Monday, December 26, 2011

The Best of 2011

My love of movies runs deep. I love that they can take you to a different place, make you laugh or cry, feel better about the world - or realize the world's going to hell in a handbasket. This year had some highs and lows, but we're only talking highs here and my criteria is simple: how much enjoyment did I have watching it? For me, there were a couple movies that were the most fun I've had in a theater in a long time. They were Cedar Rapids and Bridesmaids. I've already written about Cedar Rapids and so much has been written about Bridesmaids that I'll just keep it simple: I do not remember the last time I have laughed so much at the movies. Both of them fit my needs to a tee, funny but with a heart and a lesson tucked in as well.

Time seems to have gotten away from me in 2011, and I did not read nearly the number of books that I would have liked to have read. I did jump on the Hunger Games bandwagon and was surprised to find such a tight plot and likable characters. While the second and third book do no quite match the must read quality of the first, which would be hard to do, it is nevertheless a very compelling story and I will definitely need to see the movies when they come out even though I know they'll never match the excitement of reading it for the first time. I also loved Lucy by Laurence Gonzales. Lucy tells the story of a part bonobo-part human teenager and her journey from the jungle to modern American life and the fallout from the discovery by the outside world that Lucy is not entirely human. I know it sounds a little different but it is easy to identify with the characters and it is a very interesting commentary on the politicization of science.
 Sure it was a forgone conclusion that Richard Blais would win Top Chef All-Stars, but I still loved every minute of the season. Side note: he was on a flight with me from Atlanta to KC a couple years ago and I my brother and I were too chicken to talk to him. Anyway, I think my enjoyment stemmed from the fact that I liked so many of the chefs because I had seen them perform already and knew what they were capable of producing. I was rooting for Antonia Lofaso and Carla Hall all the way through, but since Richard choked his first time around, I knew it was his to win. The challenges were engaging, especially since they could play off of previous ones, and, for the most part, they flirted with just the right level of drama to keep it interesting but not overshadow the fact that these chefs are fantastic because they work hard.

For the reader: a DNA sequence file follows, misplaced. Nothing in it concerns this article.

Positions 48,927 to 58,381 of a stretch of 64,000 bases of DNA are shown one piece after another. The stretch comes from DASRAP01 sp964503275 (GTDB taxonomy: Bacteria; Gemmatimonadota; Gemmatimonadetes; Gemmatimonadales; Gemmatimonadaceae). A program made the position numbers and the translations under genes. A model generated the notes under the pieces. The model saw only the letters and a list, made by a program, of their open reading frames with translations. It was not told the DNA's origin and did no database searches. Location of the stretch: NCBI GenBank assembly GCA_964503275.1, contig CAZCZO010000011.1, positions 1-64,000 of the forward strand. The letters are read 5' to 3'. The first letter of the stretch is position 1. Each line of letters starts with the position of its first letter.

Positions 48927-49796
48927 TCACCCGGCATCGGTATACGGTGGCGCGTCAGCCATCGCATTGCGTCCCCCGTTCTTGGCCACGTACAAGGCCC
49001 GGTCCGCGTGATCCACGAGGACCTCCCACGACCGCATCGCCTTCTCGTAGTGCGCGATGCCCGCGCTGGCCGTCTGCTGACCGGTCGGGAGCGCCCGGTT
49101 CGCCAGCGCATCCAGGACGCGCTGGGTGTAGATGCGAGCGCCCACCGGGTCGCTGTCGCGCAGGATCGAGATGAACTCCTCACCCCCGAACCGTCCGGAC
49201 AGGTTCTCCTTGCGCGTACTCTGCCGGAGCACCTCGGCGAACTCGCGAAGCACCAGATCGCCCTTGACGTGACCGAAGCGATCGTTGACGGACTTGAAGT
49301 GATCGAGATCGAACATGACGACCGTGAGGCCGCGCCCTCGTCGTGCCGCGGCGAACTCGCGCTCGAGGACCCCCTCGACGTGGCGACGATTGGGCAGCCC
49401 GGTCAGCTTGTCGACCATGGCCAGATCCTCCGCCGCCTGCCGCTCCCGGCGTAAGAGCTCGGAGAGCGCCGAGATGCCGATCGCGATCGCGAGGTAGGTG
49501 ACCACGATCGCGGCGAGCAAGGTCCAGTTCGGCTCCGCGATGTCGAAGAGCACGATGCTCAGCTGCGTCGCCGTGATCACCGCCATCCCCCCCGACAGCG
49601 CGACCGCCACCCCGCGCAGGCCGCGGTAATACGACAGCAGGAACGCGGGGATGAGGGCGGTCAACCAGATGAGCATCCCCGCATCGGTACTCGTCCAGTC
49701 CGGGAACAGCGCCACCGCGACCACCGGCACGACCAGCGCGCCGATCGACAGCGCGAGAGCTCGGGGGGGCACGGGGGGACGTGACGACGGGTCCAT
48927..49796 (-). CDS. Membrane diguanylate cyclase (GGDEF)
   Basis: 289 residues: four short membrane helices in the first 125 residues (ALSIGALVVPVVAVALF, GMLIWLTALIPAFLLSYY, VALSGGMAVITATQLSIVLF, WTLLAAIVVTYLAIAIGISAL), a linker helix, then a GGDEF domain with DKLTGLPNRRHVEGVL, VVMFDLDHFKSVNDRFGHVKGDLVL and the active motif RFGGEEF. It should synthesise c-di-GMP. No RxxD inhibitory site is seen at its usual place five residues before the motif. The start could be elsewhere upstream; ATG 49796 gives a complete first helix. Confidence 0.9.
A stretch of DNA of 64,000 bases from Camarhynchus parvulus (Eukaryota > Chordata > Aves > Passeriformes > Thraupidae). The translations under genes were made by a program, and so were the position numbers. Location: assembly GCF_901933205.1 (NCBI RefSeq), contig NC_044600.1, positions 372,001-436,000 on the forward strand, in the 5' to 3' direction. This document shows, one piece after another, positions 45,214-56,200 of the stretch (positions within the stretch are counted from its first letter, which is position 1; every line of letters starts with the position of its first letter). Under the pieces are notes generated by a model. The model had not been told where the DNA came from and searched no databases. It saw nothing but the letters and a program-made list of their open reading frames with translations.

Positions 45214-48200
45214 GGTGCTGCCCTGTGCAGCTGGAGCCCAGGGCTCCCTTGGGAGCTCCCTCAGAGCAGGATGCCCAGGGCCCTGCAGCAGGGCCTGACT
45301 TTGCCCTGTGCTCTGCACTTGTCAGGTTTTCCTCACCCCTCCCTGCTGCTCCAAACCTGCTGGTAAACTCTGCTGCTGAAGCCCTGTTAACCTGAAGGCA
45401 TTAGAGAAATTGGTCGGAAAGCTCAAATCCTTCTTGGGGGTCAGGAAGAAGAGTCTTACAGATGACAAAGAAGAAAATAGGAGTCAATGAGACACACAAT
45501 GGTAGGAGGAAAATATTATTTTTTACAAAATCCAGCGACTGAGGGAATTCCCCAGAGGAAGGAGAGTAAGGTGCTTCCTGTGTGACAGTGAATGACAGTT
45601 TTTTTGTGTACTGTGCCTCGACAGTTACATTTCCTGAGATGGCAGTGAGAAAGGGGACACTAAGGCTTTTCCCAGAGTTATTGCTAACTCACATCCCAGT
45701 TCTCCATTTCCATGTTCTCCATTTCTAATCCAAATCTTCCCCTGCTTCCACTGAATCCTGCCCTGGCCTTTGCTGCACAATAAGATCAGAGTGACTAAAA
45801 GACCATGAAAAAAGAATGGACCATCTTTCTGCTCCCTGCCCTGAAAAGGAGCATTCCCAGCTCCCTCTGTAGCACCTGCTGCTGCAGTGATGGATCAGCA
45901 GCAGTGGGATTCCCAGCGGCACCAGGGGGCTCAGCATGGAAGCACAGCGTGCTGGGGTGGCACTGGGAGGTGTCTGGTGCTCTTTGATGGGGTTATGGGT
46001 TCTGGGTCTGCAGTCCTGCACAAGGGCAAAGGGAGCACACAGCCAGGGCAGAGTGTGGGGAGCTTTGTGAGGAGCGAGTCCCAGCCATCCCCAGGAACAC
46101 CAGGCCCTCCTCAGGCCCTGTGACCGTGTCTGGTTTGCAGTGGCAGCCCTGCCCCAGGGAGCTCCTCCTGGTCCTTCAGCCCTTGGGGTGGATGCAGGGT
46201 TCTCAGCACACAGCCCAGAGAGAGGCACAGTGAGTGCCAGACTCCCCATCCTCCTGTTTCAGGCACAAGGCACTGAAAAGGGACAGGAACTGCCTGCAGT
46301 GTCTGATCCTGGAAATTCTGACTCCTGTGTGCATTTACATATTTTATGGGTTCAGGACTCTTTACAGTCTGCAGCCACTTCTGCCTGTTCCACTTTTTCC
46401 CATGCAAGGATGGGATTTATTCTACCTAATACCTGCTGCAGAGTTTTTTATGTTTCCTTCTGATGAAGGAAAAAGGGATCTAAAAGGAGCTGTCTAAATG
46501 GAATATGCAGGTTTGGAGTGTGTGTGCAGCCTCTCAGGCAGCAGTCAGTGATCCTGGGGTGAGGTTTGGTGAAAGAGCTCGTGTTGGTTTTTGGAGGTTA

All in all a pretty good year for entertainment. Looking forward to 2012 - and thank goodness 30 Rock is back on January 12th!

Sunday, December 4, 2011

Wicked: The Untold Story of the Witches of Oz

It is very hard for me to come up with the right words to describe my feelings for Wicked. Suffice it to say, I love everything about it. Wicked played in town for nearly a full month beginning in November, and I was lucky enough to see it, well, many times (the employees running the ticket lottery came to know me by name). You must understand that I am typically very tight with my purse strings so it comes as quite a surprise to those who know me that all of a sudden I started spending money. I guess I decided that I love the show and wanted to support it with my patronage no matter the cost.